Kaylor-Stewart has the qualifications to become licensed, but she said the process has been arduous, including reaching out to colleges for transcripts, obtaining legal documents and submitting all of that information at different times to different offices.

She also supervises other specialists who won’t be able to apply for the license.

A Parent's Perspective

Leslie Walter is the mother of Lily, a 7-year old girl with autism. She said a behavior specialist's certificate on the wall is just one thing.

"As a parent, I want them to be educated, training and so forth, but a really big piece is the fit between them and the child," Walter said. "There may be really great BSCs out there that may not work well with my daughter at all. A lot of it is personality, creativity, compassion and caring."

Walter said it takes months to really understand Lily. She worries about what could happen with the interruption of services — or a different behavior specialist coming in — or what the effects on children and families could be of working with overworked specialists.

She said her daughter Lily would be in a completely different place without the dedicated assistance of a behavior specialist.

"I’m looking at people who have been doing this for 10 years, and back then they didn’t talk about autism," she said. "I have a special ed degree; we didn’t talk about autism, so it's not their fault. But they know autism now. Because they’ve been living it, and they’ve been working with our children."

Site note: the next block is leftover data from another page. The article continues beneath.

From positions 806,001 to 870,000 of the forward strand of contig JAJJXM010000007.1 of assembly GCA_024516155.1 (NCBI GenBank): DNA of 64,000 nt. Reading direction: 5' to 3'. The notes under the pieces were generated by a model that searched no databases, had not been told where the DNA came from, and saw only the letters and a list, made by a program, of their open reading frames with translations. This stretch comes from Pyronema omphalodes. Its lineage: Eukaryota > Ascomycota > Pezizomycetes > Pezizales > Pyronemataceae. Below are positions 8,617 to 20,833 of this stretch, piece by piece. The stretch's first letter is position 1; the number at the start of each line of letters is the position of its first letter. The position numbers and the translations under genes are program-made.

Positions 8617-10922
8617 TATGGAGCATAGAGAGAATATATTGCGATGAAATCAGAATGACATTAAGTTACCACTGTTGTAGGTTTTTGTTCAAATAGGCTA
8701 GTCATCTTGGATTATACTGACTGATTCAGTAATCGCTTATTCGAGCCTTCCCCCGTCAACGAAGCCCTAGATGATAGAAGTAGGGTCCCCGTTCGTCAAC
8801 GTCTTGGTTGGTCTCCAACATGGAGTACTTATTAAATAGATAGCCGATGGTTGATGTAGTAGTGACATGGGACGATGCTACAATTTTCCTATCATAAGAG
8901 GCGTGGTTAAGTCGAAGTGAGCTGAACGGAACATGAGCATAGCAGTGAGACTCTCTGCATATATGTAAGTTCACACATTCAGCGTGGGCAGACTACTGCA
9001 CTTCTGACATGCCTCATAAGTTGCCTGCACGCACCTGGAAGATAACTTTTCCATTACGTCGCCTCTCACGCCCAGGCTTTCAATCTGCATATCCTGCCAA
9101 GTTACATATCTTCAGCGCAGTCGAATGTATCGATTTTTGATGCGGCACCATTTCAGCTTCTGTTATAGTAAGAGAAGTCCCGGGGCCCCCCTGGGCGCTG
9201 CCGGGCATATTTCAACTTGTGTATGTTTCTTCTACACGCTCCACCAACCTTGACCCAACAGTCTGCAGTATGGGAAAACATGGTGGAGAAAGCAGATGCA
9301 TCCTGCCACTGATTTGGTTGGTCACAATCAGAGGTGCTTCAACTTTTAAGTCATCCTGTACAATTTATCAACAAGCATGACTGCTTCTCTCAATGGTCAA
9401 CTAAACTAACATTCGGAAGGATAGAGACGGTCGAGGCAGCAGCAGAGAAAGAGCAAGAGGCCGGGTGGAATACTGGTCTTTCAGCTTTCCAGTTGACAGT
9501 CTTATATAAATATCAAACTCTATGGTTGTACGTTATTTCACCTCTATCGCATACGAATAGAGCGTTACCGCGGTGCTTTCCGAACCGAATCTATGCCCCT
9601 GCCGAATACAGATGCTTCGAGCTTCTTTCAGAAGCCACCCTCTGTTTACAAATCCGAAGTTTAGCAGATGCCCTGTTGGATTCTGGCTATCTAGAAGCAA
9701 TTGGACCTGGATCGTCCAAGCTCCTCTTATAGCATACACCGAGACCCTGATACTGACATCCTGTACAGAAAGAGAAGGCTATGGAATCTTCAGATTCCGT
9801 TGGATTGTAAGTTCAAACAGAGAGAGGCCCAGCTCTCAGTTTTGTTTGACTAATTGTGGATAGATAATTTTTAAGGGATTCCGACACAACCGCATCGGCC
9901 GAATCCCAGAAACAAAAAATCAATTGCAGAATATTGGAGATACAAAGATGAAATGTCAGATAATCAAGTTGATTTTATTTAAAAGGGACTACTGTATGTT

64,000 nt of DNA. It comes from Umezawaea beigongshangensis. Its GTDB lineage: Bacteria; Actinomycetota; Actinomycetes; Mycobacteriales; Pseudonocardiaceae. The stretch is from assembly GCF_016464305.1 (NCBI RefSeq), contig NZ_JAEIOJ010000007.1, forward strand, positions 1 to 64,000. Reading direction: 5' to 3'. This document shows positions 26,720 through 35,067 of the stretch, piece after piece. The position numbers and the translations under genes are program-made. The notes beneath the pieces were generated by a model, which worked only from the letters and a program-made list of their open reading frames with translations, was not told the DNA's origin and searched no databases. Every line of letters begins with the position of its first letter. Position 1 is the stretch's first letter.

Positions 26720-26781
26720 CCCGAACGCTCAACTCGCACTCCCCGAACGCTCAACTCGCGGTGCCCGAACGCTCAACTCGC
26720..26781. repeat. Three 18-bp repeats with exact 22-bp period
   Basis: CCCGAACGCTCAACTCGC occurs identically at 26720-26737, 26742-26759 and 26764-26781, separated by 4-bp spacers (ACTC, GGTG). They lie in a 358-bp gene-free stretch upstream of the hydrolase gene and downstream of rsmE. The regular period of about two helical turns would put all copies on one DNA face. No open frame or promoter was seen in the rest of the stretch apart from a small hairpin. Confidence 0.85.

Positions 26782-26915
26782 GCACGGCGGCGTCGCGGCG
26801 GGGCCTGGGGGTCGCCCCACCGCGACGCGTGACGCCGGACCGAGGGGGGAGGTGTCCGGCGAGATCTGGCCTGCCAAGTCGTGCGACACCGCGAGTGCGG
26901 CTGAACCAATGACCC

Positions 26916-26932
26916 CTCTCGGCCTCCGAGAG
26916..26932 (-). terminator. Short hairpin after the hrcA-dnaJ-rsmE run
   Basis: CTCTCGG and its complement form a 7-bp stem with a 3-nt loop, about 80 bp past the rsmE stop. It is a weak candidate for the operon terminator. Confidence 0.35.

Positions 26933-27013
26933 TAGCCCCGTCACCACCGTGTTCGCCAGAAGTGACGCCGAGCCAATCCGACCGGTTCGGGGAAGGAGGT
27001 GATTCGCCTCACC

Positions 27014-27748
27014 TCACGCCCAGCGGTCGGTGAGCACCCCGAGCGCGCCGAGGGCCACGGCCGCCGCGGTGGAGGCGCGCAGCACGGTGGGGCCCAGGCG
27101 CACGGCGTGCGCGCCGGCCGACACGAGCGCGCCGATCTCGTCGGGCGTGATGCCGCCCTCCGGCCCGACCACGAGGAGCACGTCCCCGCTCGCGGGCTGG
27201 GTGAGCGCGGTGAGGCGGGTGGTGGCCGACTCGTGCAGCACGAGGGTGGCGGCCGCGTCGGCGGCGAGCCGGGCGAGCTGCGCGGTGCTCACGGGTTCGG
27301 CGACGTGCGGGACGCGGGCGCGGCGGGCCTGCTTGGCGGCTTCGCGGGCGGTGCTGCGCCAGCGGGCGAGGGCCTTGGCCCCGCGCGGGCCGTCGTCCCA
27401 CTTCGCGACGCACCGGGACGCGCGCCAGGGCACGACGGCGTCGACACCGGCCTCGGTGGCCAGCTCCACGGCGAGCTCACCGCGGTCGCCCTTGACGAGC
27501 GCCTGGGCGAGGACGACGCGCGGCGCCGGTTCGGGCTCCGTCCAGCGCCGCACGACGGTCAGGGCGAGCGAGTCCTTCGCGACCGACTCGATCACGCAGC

Deadline Approaching

"The law intended for behavioral specialists to obtain a license so the parent could feel more confident that the child's services were being provided by a qualified individual."

For specialists who have been working in this field for a long time, but don’t have the right degree, they are, to an extent, simply out of luck.

"No, there will be no one grandfathered in," said Carey Miller, a spokeswoman for Department of Public Welfare, who is working with the Pennsylvania Department of State to make sure the paperwork processing is going smoothly.

If someone doesn’t have the right degree, they can return to school and get a new degree. She said because there were no previous requirements, this is just a way to ensure the workers are qualified to be working with the children.

"The law intended for behavioral specialists to obtain a license so the parent could feel more confident that the child’s services were being provided by a qualified individual," she said. 

The deadline is in late May. There is an extension for those that have already started the licensing process and need more time for training.